St. Francis’ life began in wealth. Born to a cloth merchant in Assisi in 1181, Francis lived in luxury until war called him away from home, in 1204. It was immediately following the war that Francis received a vision; he soon lost his desire for a worldly life and returned to Assisi as a peasant. Francis’ father disowned him for his choice to follow Christ, and the saint-to-be began both begging and preaching on the streets.
St. Francis challenged everyone to protect nature. Legends about him paint a portrait of a man whose donkey wept upon his death; who blessed a wolf and commanded him to stop harming townspeople and their flocks; and who told his companions that he would “preach to” his “sisters the birds.” During his sermon, not one bird flew away. It is said that he once removed worms from a busy road and placed them to the side so they would not be crushed under human traffic.
St. Francis spent up to half of each year praying in different places amongst nature and the wilderness, living in hermitages, caves, under lean-to’s, and on mountainsides, interspersing this with preaching to animals and plants as well as to people.
While ministering to the poor and sick, Francis contracted conjunctivitis and malaria. Later, approaching death, he went back to Assisi where he died on October 3rd, 1226, at the age of 44. People reported a flock of larks swooping near and singing at the moment of his death.
St. Francis before Pope Innocent III (from movie Brother Sun, Sister Moon 1972)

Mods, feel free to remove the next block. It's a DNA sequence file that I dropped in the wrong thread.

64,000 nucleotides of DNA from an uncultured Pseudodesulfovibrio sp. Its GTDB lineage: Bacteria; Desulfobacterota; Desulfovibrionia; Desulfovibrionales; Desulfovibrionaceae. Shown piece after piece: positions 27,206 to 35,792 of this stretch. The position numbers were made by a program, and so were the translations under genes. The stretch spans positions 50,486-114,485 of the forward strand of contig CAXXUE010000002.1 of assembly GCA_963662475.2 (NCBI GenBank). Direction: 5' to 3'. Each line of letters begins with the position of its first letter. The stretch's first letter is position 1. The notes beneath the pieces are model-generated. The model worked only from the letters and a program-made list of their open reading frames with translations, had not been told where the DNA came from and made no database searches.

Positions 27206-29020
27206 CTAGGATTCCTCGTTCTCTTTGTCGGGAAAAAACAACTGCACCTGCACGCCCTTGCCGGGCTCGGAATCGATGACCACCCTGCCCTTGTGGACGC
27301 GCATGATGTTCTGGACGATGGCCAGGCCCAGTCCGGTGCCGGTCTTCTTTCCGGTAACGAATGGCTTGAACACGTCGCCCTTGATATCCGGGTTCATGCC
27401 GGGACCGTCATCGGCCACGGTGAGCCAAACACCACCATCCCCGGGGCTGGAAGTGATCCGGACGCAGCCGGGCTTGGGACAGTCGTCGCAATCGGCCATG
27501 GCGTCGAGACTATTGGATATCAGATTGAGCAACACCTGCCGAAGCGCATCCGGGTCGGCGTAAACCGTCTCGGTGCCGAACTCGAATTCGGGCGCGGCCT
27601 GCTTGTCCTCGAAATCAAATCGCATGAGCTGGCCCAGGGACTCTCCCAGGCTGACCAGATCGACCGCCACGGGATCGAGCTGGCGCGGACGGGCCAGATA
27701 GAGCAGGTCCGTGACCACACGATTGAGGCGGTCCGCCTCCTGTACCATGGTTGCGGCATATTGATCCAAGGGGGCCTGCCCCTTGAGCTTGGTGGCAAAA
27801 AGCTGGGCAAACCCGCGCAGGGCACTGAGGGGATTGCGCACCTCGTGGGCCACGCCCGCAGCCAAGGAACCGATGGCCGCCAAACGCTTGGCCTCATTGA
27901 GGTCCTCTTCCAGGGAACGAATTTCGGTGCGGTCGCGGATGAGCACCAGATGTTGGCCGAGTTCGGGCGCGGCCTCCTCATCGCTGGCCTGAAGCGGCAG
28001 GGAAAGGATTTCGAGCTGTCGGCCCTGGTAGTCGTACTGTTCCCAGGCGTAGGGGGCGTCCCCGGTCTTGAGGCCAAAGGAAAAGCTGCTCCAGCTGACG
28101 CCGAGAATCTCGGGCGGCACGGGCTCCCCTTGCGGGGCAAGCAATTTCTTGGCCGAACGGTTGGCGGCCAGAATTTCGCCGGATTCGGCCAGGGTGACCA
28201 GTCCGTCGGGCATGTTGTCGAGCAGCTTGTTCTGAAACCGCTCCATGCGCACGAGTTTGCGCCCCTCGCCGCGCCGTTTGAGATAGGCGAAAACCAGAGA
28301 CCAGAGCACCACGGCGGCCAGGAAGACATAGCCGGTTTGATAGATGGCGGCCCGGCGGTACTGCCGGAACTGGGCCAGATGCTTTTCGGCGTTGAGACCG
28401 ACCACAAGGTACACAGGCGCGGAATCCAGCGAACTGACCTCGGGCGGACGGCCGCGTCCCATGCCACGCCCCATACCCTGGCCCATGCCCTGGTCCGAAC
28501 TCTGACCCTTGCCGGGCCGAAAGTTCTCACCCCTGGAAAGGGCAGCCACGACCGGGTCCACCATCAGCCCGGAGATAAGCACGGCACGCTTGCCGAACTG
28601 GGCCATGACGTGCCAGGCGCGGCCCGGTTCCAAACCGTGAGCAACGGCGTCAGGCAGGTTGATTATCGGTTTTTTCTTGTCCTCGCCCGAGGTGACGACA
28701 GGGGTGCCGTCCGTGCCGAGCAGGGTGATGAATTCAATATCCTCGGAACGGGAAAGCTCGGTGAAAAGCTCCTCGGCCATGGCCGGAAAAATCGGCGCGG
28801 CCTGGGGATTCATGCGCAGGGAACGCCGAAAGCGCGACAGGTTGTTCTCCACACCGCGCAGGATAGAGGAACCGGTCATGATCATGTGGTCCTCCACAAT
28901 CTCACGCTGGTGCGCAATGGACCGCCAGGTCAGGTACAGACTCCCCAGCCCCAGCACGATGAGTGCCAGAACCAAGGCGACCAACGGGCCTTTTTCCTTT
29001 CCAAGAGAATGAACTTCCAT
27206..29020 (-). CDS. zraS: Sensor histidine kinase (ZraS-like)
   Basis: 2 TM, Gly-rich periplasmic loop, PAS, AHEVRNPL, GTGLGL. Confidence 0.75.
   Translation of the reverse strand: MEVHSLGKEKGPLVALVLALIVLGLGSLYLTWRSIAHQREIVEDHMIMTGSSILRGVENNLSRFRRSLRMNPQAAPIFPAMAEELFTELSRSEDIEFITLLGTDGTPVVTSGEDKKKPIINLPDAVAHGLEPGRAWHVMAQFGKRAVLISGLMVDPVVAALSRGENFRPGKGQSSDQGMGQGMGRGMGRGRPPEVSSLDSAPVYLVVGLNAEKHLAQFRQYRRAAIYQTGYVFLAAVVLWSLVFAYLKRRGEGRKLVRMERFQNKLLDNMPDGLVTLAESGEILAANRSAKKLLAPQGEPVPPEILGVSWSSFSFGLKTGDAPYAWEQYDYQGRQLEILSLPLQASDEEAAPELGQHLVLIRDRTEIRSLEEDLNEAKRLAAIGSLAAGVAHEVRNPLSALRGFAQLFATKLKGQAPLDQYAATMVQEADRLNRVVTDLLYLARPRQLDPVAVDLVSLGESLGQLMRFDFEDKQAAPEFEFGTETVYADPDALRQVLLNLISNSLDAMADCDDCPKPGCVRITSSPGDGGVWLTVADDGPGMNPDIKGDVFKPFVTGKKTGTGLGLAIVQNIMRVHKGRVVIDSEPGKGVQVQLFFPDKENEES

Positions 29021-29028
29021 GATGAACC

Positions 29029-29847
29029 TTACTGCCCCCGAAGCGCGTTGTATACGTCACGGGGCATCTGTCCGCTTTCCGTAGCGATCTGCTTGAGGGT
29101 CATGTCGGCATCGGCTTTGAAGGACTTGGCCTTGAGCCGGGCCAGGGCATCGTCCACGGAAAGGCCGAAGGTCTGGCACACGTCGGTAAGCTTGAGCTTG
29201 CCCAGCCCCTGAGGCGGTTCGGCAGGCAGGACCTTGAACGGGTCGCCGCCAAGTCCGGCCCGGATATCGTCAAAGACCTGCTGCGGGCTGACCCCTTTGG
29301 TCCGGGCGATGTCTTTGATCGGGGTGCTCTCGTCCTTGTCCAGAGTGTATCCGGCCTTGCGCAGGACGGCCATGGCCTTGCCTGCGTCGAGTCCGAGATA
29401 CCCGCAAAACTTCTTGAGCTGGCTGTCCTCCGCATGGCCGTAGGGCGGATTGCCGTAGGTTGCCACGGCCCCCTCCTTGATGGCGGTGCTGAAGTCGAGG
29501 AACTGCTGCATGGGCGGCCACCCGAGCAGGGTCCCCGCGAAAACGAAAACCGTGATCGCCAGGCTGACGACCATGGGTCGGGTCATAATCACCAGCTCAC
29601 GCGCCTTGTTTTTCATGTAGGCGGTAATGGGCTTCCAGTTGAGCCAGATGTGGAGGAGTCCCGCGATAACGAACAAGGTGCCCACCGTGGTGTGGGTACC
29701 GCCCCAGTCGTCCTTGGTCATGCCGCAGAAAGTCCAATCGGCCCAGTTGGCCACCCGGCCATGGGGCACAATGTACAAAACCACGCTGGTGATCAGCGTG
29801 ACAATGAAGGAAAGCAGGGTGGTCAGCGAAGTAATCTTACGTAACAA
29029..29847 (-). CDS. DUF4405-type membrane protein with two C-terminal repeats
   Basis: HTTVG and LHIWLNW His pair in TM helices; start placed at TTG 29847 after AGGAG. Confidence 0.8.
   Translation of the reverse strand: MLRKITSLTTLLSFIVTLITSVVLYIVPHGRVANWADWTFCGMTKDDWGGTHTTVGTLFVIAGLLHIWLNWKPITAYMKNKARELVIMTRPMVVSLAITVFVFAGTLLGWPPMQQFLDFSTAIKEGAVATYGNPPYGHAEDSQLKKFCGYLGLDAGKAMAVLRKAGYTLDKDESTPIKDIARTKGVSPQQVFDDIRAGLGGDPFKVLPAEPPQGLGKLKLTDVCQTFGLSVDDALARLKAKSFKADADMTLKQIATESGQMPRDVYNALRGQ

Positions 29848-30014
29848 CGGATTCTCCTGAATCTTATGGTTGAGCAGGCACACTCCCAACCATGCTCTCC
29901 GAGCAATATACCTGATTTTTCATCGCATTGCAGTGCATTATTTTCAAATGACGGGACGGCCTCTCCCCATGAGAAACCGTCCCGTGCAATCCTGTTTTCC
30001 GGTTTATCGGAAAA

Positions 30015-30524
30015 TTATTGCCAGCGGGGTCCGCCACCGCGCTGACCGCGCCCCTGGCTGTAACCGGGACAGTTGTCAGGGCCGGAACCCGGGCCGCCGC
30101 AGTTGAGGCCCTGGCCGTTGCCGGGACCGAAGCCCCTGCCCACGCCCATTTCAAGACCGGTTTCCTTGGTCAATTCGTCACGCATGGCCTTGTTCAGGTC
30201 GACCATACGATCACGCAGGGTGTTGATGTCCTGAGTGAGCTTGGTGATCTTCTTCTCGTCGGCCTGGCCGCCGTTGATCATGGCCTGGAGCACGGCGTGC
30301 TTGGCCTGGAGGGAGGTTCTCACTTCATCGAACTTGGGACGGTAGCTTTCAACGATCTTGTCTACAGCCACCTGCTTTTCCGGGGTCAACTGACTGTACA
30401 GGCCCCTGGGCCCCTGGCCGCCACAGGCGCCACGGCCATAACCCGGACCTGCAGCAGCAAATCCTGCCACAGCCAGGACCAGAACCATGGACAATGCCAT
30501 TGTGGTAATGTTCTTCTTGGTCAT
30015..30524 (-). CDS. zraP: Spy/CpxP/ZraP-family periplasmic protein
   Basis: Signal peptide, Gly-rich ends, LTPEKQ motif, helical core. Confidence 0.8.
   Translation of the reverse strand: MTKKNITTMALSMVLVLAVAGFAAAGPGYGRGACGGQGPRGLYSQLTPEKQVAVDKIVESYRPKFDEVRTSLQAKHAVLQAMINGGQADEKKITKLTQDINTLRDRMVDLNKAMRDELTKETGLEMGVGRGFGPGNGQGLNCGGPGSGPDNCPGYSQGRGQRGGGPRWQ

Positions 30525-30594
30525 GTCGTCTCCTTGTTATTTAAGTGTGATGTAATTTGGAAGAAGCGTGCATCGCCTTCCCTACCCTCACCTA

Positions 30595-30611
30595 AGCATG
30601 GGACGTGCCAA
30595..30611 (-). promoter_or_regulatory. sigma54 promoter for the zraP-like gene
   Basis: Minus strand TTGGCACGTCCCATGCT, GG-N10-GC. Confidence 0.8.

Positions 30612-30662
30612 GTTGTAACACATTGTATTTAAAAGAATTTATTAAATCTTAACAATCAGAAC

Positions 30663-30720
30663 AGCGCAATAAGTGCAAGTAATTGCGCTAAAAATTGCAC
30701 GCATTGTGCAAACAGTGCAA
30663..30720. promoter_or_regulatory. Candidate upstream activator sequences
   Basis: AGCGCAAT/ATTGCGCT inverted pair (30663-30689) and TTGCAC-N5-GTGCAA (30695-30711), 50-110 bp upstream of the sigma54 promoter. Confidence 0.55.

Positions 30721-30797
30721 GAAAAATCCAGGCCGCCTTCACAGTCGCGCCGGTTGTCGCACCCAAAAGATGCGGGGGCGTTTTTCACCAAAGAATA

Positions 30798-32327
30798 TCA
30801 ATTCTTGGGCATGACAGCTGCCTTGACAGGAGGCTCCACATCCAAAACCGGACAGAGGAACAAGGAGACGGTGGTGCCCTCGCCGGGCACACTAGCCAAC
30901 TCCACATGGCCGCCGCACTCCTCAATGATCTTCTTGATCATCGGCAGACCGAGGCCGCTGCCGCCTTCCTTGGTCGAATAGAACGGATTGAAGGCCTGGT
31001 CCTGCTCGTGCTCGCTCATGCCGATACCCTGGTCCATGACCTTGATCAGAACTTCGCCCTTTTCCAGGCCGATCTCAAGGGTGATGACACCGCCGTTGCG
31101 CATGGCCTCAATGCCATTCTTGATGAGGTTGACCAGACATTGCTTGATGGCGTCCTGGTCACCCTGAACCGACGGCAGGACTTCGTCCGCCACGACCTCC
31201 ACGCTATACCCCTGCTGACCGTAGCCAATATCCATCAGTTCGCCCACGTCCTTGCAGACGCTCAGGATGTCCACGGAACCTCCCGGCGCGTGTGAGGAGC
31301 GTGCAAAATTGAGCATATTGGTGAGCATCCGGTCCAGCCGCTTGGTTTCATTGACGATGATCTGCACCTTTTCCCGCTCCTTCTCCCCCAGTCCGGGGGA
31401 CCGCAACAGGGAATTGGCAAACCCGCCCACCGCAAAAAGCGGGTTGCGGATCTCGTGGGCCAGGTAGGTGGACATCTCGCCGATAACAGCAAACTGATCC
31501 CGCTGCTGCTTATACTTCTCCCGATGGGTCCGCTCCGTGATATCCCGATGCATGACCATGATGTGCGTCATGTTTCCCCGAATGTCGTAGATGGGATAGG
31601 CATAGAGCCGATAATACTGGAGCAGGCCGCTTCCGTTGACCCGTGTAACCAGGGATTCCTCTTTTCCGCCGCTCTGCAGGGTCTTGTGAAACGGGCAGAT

All Creatures Big and Small
Although Francis left behind relatively few written documents, his Canticle of the Creatures (also known as The Canticle of Brother Sun), composed one year before he died and while he was laying ill in a small dark hut near San Damiano, sings that the entire creation is charged with the goodness of God so that, even in eternal life, creation will offer praise and glory to the Most High.
The Canticle of the Creatures
Most high, all powerful, all good Lord! All praise is yours, all glory, all honor, and all blessing. To you, alone, Most High, do they belong. No mortal lips are worthy to pronounce your name.
Be praised, my Lord, through all your creatures, especially through my lord Brother Sun, who brings the day; and you give light through him. And he is beautiful and radiant in all his splendor! Of you, Most High, he bears the likeness.
Be praised, my Lord, through Sister Moon and the stars; in the heavens you have made them, precious and beautiful.
Be praised, my Lord, through Brothers Wind and Air, and clouds and storms, and all the weather, through which you give your creatures sustenance.
Be praised, My Lord, through Sister Water; she is very useful, and humble, and precious, and pure.
Be praised, my Lord, through Brother Fire, through whom you brighten the night. He is beautiful and cheerful, and powerful and strong.
Be praised, my Lord, through our sister Mother Earth, who feeds us and rules us, and produces various fruits with colored flowers and herbs.
Be praised, my Lord, through those who forgive for love of you; through those who endure sickness and trial. Happy those who endure in peace, for by you, Most High, they will be crowned.
Be praised, my Lord, through our Sister Bodily Death, from whose embrace no living person can escape. Woe to those who die in mortal sin! Happy those she finds doing your most holy will. The second death can do no harm to them.
Praise and bless my Lord, and give thanks, and serve him with great humility.